During the daytime, I scheduled outdoor trips the same way as at night. First every hour, then every hour & 15 minutes, and it seems every few days after that I was able to add 15 minutes bewteen trips. By that time, he was starting to tell me when he needed to go outside by nuzzling my hand & if that didn't work, he'd lick my face.

I realize my advice isn't for everybody. In fact, I wouldn't actually call it advice as I really believe the better method is likely the crate since I didn't get much sleep for the first 6 weeks. If you do leave your pup to sleep in her own area, you still need to get up to take her outside at regular intervals or you'll have difficulty with housetraining. A pup who is given the opportunity to always go in the right spot has very few indoor accidents. If you decide to bring your pup to the bedroom, you could possibly modify my suggestions to having her tethered next to the bed.
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Old 10-10-2007, 08:54 AM   #7
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Welcome to Wonderful you found us !

This is a classic case of seperation anxiety in puppies freshly taken from Mom.

In the room you are keeping you pup, a radio softly or have a TV on. This will give the pup the impression that it is not alone. Puppies are use to having their littermates close to them when they sleep; have a warm fluffy bed or blanket for your pup to sleep on.

This is a thread about seperation anxiety:

What you did by coming to the pup when it was whining and barking is incorrect and only teach your new pup to whine and bark harder and longer till you come. In essence the pup is training you to come when called. This phase can last a few weeks or if you continue to come to your pup when it is barking and whining it can last years.

Best wishes and please post some pics.

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Old 10-10-2007, 10:52 AM   #8
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Hello and welcome!
Yes I agree with the others. A radio or TV will help calm your pup as she will think there is still people there in the room. Also a warm blanket and sometimes a warm hotwater bottle can be good with a ticking alarm clock (reminds them of their Mum), but I think possible the bottle and clock are better for younger pups (anyone know about this?). Hope you get it sorted, but try not to cuddle her when she cries as it will only make her think she can get what she wants by creating a lot of noise.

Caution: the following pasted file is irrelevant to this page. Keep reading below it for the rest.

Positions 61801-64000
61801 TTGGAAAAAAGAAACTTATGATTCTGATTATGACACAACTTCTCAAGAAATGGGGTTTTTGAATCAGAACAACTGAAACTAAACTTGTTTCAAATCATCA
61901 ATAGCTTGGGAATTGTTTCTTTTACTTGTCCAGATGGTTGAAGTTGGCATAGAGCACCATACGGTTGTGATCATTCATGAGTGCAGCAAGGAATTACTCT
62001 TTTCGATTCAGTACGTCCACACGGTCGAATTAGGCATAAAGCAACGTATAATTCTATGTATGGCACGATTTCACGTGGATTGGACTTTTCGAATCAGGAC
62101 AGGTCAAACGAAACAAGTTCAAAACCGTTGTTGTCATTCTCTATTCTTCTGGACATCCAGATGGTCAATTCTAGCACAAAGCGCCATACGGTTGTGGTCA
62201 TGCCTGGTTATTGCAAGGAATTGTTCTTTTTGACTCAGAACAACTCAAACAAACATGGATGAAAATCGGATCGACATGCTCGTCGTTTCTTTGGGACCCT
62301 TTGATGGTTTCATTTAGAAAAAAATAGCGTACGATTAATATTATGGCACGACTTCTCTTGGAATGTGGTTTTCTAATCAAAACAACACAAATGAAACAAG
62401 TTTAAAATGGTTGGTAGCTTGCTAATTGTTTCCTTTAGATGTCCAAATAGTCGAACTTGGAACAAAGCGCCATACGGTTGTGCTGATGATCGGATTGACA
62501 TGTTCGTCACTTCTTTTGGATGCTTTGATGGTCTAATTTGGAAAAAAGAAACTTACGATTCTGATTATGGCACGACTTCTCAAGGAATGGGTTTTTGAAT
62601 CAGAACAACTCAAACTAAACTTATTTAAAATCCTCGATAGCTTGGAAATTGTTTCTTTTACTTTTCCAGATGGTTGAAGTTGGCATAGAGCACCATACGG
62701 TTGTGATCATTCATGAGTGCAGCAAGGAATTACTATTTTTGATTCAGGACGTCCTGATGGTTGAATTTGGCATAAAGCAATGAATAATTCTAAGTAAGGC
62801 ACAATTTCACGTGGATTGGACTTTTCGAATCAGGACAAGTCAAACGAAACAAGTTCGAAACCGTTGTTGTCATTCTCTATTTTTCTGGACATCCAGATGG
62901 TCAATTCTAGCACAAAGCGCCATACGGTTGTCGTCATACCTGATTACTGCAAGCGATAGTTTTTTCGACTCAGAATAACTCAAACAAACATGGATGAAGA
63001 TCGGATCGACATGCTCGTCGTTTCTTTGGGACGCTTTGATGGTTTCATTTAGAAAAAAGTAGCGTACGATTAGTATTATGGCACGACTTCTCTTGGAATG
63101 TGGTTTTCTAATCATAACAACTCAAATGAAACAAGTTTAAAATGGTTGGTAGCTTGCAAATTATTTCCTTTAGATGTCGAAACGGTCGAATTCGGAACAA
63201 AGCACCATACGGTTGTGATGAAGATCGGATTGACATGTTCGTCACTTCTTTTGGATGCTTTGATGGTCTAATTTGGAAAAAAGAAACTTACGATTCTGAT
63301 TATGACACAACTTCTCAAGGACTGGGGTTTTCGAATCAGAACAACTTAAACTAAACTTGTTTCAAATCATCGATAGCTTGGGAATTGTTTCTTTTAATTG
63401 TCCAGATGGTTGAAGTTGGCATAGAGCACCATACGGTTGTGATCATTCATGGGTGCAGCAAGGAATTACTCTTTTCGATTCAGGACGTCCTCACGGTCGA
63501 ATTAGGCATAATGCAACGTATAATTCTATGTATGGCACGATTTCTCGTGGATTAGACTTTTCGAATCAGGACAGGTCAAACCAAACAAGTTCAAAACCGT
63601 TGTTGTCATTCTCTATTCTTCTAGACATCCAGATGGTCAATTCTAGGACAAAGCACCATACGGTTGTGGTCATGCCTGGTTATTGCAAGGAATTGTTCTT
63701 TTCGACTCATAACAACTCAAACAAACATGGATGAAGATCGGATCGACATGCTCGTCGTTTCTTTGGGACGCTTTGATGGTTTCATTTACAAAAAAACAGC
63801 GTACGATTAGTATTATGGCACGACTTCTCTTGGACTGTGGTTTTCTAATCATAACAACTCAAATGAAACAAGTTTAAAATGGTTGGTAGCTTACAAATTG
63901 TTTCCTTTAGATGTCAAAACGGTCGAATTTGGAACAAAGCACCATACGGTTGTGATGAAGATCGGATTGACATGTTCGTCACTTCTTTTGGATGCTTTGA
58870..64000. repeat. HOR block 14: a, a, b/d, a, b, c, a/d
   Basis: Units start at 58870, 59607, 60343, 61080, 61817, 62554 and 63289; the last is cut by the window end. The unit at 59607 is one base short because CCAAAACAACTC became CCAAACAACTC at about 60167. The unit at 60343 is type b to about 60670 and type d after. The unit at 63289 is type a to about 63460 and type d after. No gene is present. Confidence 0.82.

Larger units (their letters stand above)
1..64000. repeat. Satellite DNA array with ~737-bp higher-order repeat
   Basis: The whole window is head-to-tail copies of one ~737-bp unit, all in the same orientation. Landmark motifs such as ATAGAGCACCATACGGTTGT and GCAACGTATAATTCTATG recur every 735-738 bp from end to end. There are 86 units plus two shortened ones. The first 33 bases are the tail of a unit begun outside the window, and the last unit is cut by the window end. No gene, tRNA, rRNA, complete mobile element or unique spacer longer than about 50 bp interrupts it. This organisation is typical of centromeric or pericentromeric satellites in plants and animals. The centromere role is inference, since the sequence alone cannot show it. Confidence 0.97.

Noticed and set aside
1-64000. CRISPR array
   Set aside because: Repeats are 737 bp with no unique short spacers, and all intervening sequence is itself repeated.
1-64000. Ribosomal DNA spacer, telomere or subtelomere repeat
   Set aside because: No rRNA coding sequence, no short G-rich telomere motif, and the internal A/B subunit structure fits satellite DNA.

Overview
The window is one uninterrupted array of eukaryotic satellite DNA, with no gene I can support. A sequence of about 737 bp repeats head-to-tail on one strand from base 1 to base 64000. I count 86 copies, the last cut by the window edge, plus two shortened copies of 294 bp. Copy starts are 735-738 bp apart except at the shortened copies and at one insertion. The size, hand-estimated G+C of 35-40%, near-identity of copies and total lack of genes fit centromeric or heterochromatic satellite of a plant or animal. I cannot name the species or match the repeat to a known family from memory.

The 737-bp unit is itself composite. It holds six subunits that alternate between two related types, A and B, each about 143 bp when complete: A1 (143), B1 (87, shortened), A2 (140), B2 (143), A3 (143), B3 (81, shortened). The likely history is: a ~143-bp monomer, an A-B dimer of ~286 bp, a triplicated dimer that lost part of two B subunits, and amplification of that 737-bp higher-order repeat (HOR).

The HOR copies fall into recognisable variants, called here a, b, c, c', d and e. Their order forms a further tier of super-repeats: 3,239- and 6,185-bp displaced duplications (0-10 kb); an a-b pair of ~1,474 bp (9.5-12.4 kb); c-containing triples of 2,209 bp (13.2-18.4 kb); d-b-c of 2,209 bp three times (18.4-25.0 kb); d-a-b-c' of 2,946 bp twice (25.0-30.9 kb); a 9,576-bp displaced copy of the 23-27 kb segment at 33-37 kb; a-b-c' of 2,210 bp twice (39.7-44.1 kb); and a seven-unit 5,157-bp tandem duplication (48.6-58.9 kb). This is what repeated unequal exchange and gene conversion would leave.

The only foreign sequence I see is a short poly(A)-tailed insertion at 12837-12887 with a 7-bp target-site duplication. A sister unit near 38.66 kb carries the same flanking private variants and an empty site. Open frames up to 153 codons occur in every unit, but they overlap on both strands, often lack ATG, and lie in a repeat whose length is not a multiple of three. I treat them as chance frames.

Oh and we love pics here, if you've got any of your baby girl then we would love to see them!

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Old 10-10-2007, 11:10 AM   #9
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even though i did crate train ruby, i found that the first few weeks she did bark at night. i used a radio, and also a plug-in baby night light...imagine what it must be like to have lots of fuss and attention all day, with food and games, trips out into the garden and lots of human contact then all of a sudden its bed time and you, a tiny thing, are shut in a big room in the dark....thats how i thought of it. eventually i covered the crate at night, i think it helped by making ruby feel safe and gave her some warmth thet she was missing fro her mum and litter mates.

also...just wondering why you are not too keen on crates, i know lots of people are not, infact i thought they were horrible things til somebody gifted one to me when i had ruby, and i gave it a go???

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Old 10-10-2007, 11:24 AM   #10
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I agree with a good amount of exercise to get her tired, maybe a nighttime schedule, toys, something warm to sleep with, and a quite tv or radio. But do NOT go down to cuddle and keep her company. You're only setting yourself up for long, bark-ful nights because that's teaching your pup that if she barks, mom will come, and she'll bark as long as necessary to have that company while she's at the stage where she doesn't know otherwise.